Interview with a Merchant Marine
Written By Jeremy
*Logo courtesy of
The Merchant Marines have
active in all
American wars, from the Civil War to the current war in
Throughout WWII, being a mariner was one of the deadliest occupations, with a 1 in 24 death rate. Of the 215,000 who served, 8,651 perished onboard 733 cargo ships. Nonetheless, without the support of the Merchant Marines during the war, victory could not have been achieved. During peacetime, the Merchant Marines are responsible for transporting cargo and passengers, and can be called upon at any time for service in the military. In 1988, President Ronald Reagan signed a bill into law granting veterans status to those mariners who served during wartime. Prior to this bill they were considered civilians and did not receive veteran benefits.
-Interview with a former Mariner
In March of
2009 I had the opportunity and privilege to sit down and talk with
friend Robert (Bill)
arrived at Bill’s house, he was already flipping through a photo
Left: Bill with children overseas. The children would run to men in uniform as they usually handed out candy. Right: Working hard or hardly working?
How did you end up becoming a Merchant
Bill: Well, that’s interesting, would be a good beginning. I worked at the K&I railroad, and I was a call boy. A call boy would go out to the people (railroad employees) who didn’t have telephones when you were getting ready to run a train. If they lived within two miles of the railroad tracks they didn’t have to have a telephone, and the ones that lived beyond two miles had to have one. I’d call the crew and tell them what time they had to leave and everything. I worked in what they called the “callers office”.
A guy came there from the Merchant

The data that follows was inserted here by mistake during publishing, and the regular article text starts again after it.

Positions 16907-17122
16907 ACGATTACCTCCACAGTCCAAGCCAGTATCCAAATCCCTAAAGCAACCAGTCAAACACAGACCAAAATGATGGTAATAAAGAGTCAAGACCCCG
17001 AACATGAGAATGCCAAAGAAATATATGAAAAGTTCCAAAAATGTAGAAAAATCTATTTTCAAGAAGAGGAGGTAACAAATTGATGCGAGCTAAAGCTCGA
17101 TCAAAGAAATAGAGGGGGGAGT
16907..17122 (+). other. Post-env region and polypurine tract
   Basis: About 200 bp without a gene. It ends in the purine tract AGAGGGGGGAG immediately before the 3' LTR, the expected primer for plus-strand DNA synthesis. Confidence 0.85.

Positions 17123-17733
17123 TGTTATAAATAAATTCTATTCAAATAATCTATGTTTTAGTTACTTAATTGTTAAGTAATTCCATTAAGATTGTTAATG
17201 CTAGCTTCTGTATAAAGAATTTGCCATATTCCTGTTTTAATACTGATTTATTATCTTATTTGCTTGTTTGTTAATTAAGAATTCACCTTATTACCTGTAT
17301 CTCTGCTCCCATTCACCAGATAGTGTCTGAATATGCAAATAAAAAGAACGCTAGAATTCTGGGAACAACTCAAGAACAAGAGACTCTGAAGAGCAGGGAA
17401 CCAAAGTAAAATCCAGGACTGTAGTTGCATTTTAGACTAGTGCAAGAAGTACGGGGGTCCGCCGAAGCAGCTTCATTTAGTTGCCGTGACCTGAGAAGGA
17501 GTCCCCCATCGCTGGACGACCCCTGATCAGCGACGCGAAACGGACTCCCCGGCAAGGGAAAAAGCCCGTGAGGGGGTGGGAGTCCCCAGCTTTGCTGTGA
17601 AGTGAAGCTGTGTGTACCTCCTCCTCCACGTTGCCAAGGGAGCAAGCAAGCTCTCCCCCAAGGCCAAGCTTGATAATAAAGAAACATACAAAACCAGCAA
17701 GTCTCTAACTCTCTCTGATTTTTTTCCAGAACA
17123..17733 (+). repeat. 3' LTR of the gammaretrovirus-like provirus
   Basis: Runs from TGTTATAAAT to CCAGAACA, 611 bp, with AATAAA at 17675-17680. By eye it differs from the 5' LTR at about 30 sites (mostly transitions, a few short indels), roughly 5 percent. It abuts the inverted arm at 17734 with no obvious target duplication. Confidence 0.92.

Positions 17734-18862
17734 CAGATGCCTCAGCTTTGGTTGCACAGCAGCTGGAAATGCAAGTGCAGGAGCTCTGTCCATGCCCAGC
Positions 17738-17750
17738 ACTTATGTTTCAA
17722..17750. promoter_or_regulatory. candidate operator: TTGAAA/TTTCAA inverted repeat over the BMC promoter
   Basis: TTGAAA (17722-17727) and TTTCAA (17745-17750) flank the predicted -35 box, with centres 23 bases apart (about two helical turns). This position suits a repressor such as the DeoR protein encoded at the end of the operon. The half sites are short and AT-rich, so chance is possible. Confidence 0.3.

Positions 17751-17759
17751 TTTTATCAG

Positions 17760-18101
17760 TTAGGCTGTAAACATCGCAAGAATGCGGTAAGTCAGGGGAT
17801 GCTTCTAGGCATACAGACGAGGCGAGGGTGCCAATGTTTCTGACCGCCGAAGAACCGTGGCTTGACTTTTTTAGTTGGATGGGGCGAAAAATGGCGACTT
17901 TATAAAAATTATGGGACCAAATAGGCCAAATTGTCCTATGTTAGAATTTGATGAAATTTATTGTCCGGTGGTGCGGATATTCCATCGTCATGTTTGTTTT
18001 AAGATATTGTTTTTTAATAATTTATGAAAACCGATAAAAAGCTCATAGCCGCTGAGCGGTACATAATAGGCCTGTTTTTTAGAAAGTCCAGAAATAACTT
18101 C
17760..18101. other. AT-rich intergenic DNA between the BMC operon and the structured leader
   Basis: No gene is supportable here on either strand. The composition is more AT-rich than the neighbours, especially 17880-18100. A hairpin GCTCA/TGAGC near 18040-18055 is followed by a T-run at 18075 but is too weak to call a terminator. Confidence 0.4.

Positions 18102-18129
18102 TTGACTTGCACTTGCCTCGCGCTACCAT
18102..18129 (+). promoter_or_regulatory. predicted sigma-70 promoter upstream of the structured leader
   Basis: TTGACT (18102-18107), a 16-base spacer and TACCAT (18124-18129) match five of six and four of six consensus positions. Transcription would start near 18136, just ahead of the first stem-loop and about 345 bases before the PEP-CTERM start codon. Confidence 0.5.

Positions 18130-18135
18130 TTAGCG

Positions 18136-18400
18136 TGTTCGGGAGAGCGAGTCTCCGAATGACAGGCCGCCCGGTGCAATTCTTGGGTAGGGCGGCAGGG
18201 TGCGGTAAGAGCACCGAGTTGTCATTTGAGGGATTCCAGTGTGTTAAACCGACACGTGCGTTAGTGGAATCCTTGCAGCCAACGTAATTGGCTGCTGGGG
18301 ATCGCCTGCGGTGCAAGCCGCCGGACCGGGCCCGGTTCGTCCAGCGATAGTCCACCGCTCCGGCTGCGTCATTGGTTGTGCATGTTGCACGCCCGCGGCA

Marine recruiting office. The railroad engineers were qualified
on a ship, cause in those days all the locomotives were steam
ships were steam powered. So this recruiter came down there
of the railroaders into joining the Merchant Marines, cause they
Of coarse he was hanging out in the
office and I got to talking to him. At that time I was about 17
old and I
ask what kind of job they would have for me. Cause I said I was
drafted when I turn 18 and he gave me allot of brochures and
recruiting office was in
Q: What kind of training did you have to go through?
basically something that didn’t do us any good. All that
carrying packs on my back and so forth, that was totally
pound packs on our backs and walk 20 miles and stuff like
that. It was
useless and had nothing to do with operating a ship. Of
course we had
so I decided to go into the engine department. I studied up
maintaining them and so forth.
* Bill shows me the back of his identification card that lists the jobs he was qualified to do..
I had deck engineer and junior
were my qualifications I
Q: During your training you had to learn to swim through burning oil and water, can you tell me more about that?
everyone learn to swim. Some of the guys absolutely couldn’t
they went ahead and passed them anyways. Part of the
training was if a
torpedoed, with the tremendous amount of oil onboard for
oil. So they taught us how to swim through burning oil. What
you do is
hand likes this and throw it away from you and paddle
feet cause you gotta use your arms to keep the oil away from
* Bill demonstrates
what he learned in training to swim through burning oil.